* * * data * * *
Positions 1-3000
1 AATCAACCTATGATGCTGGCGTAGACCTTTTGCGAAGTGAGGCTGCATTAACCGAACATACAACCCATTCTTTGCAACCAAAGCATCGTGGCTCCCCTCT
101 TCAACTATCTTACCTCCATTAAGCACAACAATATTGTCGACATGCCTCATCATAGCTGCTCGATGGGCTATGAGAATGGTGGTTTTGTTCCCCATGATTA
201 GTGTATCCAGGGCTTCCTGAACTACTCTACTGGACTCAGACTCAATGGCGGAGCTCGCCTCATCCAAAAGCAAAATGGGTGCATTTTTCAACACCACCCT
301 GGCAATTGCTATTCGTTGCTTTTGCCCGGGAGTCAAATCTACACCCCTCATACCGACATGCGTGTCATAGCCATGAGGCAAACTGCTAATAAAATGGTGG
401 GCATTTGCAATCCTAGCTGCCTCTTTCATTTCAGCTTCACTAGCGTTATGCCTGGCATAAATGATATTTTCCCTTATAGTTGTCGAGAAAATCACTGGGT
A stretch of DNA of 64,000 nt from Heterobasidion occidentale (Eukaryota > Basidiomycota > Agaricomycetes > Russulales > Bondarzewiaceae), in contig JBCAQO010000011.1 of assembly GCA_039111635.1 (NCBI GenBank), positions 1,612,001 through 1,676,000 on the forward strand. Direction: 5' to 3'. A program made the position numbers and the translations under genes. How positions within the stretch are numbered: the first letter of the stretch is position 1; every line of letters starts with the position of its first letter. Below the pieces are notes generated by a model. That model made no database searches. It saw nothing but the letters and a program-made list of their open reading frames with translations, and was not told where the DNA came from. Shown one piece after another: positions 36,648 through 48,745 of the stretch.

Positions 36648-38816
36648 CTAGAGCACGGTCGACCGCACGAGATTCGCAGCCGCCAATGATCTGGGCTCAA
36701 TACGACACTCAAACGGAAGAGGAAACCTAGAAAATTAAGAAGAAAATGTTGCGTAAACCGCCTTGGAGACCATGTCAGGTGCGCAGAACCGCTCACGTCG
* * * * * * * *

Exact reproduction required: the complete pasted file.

Positions 1-3000
1 AATCAACCTATGATGCTGGCGTAGACCTTTTGCGAAGTGAGGCTGCATTAACCGAACATACAACCCATTCTTTGCAACCAAAGCATCGTGGCTCCCCTCT
101 TCAACTATCTTACCTCCATTAAGCACAACAATATTGTCGACATGCCTCATCATAGCTGCTCGATGGGCTATGAGAATGGTGGTTTTGTTCCCCATGATTA
201 GTGTATCCAGGGCTTCCTGAACTACTCTACTGGACTCAGACTCAATGGCGGAGCTCGCCTCATCCAAAAGCAAAATGGGTGCATTTTTCAACACCACCCT
301 GGCAATTGCTATTCGTTGCTTTTGCCCGGGAGTCAAATCTACACCCCTCATACCGACATGCGTGTCATAGCCATGAGGCAAACTGCTAATAAAATGGTGG
401 GCATTTGCAATCCTAGCTGCCTCTTTCATTTCAGCTTCACTAGCGTTATGCCTGGCATAAATGATATTTTCCCTTATAGTTGTCGAGAAAATCACTGGGT
A stretch of DNA of 64,000 nt from Heterobasidion occidentale (Eukaryota > Basidiomycota > Agaricomycetes > Russulales > Bondarzewiaceae), in contig JBCAQO010000011.1 of assembly GCA_039111635.1 (NCBI GenBank), positions 1,612,001 through 1,676,000 on the forward strand. Direction: 5' to 3'. A program made the position numbers and the translations under genes. How positions within the stretch are numbered: the first letter of the stretch is position 1; every line of letters starts with the position of its first letter. Below the pieces are notes generated by a model. That model made no database searches. It saw nothing but the letters and a program-made list of their open reading frames with translations, and was not told where the DNA came from. Shown one piece after another: positions 36,648 through 48,745 of the stretch.

Positions 36648-38816
36648 CTAGAGCACGGTCGACCGCACGAGATTCGCAGCCGCCAATGATCTGGGCTCAA
36701 TACGACACTCAAACGGAAGAGGAAACCTAGAAAATTAAGAAGAAAATGTTGCGTAAACCGCCTTGGAGACCATGTCAGGTGCGCAGAACCGCTCACGTCG